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You’ve heard us before, talking about the problem of invasive shrubs that elbow their way onto a landscape, hog the water, shade the sun from nurturing the grass, and disorient game and nongame wildlife. Species like saltcedar, Russian olive, eastern redcedar and reed.
So what’s being done about it? The problem is so big, and controlling these weeds is so expensive, it takes a consortium of government agencies, nonprofits and private landowners to successfully control these plants. Notice I said control. Eradication isn’t even in the vocabulary.
Biologist Gene Miller, with the National Wild Turkey Federation at Canyon, Texas, describes the problem with invasives along the banks of the Canadian River.
“In the case of Hutchinson, Hemphill and Roberts counties, we’re dealing with first saltcedar, then eastern redcedar, then Russian olive. When you get to Oklahoma, it’s more of the eastern redcedar problem, which is not only very invasive and increasing in riparian habitats but even on uplands.”
Riparian habitats — that’s the banks of streams and rivers. His group, the Turkey Federation, formed a partnership to battle those invasives across three Texas and three Oklahoma counties. The consortium is called the Canadian River Cooperative Weed Management Area. Partners include Natural Resources Conservation Service in Texas and Oklahoma, Texas Parks and Wildlife, Oklahoma’s Department of Wildlife Conservation, Oklahoma Forestry Services, the Turkey Federation, with help from Playa Lakes Joint Venture.
“This was a unique opportunity to work together trying to accomplish the same goal, which is controlling some of these invasives on the Canadian River.”
That’s Clint Rollins, a Range Management Specialist with the Natural Resources Conservation Service at Amarillo.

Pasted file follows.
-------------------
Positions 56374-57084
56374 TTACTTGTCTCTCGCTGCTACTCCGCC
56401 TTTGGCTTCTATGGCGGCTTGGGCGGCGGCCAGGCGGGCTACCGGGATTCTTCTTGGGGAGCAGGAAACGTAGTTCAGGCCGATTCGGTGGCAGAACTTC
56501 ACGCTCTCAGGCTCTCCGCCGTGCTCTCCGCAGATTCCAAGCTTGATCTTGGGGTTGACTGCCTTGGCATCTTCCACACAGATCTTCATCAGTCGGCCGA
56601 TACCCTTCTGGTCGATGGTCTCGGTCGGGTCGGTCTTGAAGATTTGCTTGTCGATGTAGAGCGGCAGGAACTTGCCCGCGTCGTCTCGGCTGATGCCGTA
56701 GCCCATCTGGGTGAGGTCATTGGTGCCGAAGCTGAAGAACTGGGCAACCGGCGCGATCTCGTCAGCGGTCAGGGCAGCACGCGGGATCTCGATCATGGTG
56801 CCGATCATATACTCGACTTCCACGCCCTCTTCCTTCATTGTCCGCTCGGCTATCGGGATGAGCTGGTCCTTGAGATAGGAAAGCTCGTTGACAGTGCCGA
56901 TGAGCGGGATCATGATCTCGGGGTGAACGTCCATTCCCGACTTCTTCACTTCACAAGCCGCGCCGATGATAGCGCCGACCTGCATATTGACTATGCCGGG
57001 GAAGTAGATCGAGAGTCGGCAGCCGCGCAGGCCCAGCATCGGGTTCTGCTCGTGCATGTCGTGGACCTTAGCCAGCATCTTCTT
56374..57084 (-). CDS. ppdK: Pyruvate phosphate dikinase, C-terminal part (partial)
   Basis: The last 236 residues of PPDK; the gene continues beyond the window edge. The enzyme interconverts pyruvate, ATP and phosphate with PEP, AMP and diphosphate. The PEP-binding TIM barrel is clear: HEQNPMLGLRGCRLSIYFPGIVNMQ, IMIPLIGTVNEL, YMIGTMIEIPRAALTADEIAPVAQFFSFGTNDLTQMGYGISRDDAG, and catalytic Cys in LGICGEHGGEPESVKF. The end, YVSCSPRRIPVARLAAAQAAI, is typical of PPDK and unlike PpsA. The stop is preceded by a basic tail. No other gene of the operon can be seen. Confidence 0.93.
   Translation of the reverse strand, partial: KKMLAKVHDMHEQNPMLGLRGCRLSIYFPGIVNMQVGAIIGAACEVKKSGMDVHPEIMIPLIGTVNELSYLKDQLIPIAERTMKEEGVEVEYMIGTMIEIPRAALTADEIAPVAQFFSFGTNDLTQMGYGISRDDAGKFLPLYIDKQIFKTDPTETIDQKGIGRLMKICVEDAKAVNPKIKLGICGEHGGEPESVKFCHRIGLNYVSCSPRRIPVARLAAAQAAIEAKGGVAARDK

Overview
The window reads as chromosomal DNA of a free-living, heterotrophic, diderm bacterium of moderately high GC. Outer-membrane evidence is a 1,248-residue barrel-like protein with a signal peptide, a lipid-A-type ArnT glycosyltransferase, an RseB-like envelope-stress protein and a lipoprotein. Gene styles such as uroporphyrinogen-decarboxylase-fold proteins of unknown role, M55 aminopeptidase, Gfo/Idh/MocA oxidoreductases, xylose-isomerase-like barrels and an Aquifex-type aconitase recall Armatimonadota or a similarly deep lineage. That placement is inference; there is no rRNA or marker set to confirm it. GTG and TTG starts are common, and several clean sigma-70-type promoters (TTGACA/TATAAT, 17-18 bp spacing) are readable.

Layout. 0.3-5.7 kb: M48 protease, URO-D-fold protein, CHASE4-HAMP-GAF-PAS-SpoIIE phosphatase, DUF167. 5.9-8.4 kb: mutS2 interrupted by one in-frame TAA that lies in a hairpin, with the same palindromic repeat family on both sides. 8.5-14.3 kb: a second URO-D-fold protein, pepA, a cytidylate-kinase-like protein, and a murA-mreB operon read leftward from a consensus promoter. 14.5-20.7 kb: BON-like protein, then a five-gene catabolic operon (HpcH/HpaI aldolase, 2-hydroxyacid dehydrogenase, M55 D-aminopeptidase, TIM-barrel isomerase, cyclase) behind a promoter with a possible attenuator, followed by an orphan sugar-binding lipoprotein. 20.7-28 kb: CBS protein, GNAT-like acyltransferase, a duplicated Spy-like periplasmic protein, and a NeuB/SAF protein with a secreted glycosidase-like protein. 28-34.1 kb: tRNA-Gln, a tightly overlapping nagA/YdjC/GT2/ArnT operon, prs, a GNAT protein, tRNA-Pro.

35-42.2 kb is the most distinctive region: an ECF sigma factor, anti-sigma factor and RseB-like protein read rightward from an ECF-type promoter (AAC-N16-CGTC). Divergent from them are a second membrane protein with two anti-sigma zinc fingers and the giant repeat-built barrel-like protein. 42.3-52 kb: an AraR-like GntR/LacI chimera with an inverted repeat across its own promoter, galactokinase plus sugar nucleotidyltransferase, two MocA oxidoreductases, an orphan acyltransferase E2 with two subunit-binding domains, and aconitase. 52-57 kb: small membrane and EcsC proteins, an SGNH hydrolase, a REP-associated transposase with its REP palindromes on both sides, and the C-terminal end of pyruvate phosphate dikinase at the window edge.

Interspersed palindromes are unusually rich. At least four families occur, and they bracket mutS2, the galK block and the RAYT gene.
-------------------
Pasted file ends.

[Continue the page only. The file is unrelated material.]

“Between Gene Miller and myself, we were instrumental in getting the amount of acres that we’ve got treated so far completed. It’s been a very worthwhile project. It’s just we’re talking about an enormous amount of primarily saltcedar that’s actually in the Canadian River itself. So we’ve got a lot of work ahead of us.”
Move downstream into the Oklahoma counties, and eastern redcedar is the big problem. Chris Hise runs the Four Canyon Preserve for The Nature Conservancy near Woodward, Oklahoma. Chris participated in that weed management coop.
“Today, we’ve cleared eastern redcedar on around 2,100 of our 4,000-acre property here.”
Hise says the cedar invasion poses economic and ecological problems.
“These trees have expanded greatly in density and distribution since the early decades of the twentieth century — mostly because of fire suppression. They now occupy many hundreds of thousands of acres of formerly open prairie, and it’s causing some real problems for ground nesting birds — Lesser Prairie-Chickens and Bobwhite Quail that don’t really handle vertical objects in their habitat so well. It’s also been a big problem for the ranching industry because eastern redcedar… the trees grow very low to the ground and shade out other grasses and plants.”
Kirk Fisher of Beaver, Oklahoma, maintains his family’s land in Ellis County and recently completed an eastern redcedar control effort. He’s noticed the problem expanding over a 20-year period, starting with just the occasional “Christmas tree” out in the pasture.
“My aunt from California was out one time and I cut down one for a Christmas tree, and she was just taken aback that we’d cut a beautiful tree like that down. Those aren’t beautiful trees! They suck a lot of water and just take over an area if you don’t do something to kind of get them under control.
Federal and state agencies make funds available to landowners to help defray the cost of weed control.
Playa Country, which ended in late 2016, was a weekly show that featured conservation and wildlife experts — as well as farmers, ranchers and land managers — talking about conservation practices that improve wildlife habitat and landowners’ bottom-line.